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Darwin Correspondence Project

From Mary Congreve1   27 October [1821]2

My dear Mr. Charles

I find I have only just time to thank you for your entertaining letter, as if I take time to write what I intended I shall not be able to get it franked3 & I’m sure it will not be worth the postage, I should have liked to have seen the good Gentleman Grin that you mention there is no doubt but those that were out of the Scrape were much amused, I assure you I wish’d much you had been of our party on thursday night at the play, I think you would have been highly entertained both with the Coronation,4 and the entertainment of Monsieur Tonson,5 I never laugh’d so much at a play I think, I dare say you have been much amused with Mr. Alexander6 & I hope I shall hear some specimenes of his art from you when I return, as I dare say it is practiced in School Lane, so god bless you as I am obliged to conclude this ever believe me | Yours truly M Congreve

Saturday 27th Oct

I think you will not be able with all your Greek knowledge to read this precious Scrawl


The writer is referred to in an obituary notice in the Salopian Journal, 5 February 1823, as ‘eldest sister to the late General Sir William Congreve, Bart and aunt to the present.’ See also the letter from E. A. Darwin, 5 [March 1823].
The letter is dated from the reference to Mr Alexander (see n. 6, below).
Peers, Members of Parliament, and Officers of State had the privilege of free mail. ‘Franks’ (covers addressed, dated, and signed by the holder of the privilege) were distributed freely among constituents and friends. In 1821 Miss Congreve’s nephew, Sir William Congreve, was M.P. for Plymouth.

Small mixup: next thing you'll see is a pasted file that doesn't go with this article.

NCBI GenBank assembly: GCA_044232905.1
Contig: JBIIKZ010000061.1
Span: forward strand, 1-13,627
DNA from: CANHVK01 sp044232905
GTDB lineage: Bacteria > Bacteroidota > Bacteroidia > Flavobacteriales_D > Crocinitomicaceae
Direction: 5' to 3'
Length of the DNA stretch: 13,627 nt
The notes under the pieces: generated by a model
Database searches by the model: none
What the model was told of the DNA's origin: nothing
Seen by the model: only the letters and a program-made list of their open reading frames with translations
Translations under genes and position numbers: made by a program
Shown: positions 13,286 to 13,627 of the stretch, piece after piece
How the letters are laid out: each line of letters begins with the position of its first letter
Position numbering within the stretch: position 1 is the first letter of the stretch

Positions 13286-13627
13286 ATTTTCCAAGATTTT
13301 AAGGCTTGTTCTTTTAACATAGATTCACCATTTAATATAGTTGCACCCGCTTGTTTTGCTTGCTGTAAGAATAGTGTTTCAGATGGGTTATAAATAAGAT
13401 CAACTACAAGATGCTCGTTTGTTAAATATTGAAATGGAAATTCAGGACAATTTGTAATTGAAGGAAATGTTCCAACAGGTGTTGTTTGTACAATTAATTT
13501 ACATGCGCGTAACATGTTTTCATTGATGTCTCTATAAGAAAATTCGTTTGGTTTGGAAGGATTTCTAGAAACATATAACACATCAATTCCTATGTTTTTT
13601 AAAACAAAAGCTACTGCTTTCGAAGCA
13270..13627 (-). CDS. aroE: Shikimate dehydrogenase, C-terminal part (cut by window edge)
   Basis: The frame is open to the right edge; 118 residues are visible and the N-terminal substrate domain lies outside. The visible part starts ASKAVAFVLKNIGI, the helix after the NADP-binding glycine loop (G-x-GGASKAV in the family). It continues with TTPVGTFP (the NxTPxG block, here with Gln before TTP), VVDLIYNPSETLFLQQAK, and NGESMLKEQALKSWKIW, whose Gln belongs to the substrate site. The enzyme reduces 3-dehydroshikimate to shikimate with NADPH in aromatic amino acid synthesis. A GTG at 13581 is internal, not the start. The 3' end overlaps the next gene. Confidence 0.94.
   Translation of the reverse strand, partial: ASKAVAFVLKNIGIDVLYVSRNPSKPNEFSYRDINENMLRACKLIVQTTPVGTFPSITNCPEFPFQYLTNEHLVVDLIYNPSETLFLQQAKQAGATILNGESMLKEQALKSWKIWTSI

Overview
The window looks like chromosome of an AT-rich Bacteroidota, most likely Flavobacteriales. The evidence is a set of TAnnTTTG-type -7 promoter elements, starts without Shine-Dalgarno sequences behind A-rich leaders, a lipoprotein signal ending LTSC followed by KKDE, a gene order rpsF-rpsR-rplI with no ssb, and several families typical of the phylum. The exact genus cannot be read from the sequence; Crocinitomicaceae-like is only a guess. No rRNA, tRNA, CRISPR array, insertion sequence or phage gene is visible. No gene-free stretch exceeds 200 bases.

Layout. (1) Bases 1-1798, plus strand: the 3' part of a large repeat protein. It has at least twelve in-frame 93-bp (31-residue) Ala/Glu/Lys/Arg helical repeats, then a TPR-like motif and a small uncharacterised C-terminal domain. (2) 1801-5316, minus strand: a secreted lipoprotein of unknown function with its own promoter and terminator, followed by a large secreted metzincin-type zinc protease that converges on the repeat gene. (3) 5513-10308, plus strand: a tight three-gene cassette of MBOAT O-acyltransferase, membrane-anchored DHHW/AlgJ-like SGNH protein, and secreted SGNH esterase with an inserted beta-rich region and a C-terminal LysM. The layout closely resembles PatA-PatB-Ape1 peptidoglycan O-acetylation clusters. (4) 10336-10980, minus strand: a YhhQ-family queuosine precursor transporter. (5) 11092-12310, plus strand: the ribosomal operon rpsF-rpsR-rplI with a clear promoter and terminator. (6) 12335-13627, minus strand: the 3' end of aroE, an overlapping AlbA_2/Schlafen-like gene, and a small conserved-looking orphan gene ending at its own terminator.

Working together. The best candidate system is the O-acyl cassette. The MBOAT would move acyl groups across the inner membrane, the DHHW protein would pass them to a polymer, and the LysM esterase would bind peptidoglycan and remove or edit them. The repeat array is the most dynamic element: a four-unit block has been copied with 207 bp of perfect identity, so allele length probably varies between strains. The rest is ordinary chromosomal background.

A pageant representation of the coronation of George IV, produced by Robert William Elliston at the Drury Lane Theatre (Genest 1832, 9: 96–7).
A farce by William Thomas Moncrieff, based on a dramatic poem by John Taylor, read, but not performed, at Drury Lane on 20 September 1821 (DNB; Genest 1832, 9: 96).
The Salopian Journal of 17 October 1821 records the performance of Monsieur Alexandre (Nicolas Marie Alexandre Vattemare), a ventriloquist, at the Royal Free Grammar School of Shrewsbury on 12 October. School Lane, now called School Gardens, was immediately adjacent to the school.


DNB: Dictionary of national biography. Edited by Leslie Stephen and Sidney Lee. 63 vols. and 2 supplements (6 vols.). London: Smith, Elder & Co. 1885–1912. Dictionary of national biography 1912–90. Edited by H. W. C. Davis et al. 9 vols. London: Oxford University Press. 1927–96.

Genest, John. 1832. Some account of the English stage, from the Restoration in 1660 to 1830. 10 vols. Bath and London.


Writes about London plays; wishes CD had been of the party.

Letter details

Letter no.
Mary Congreve
Charles Robert Darwin
Sent from
Source of text
DAR 204: 186
Physical description
ALS 2pp

Please cite as

Darwin Correspondence Project, “Letter no. 1,” accessed on 13 April 2024,

Also published in The Correspondence of Charles Darwin, vol. 1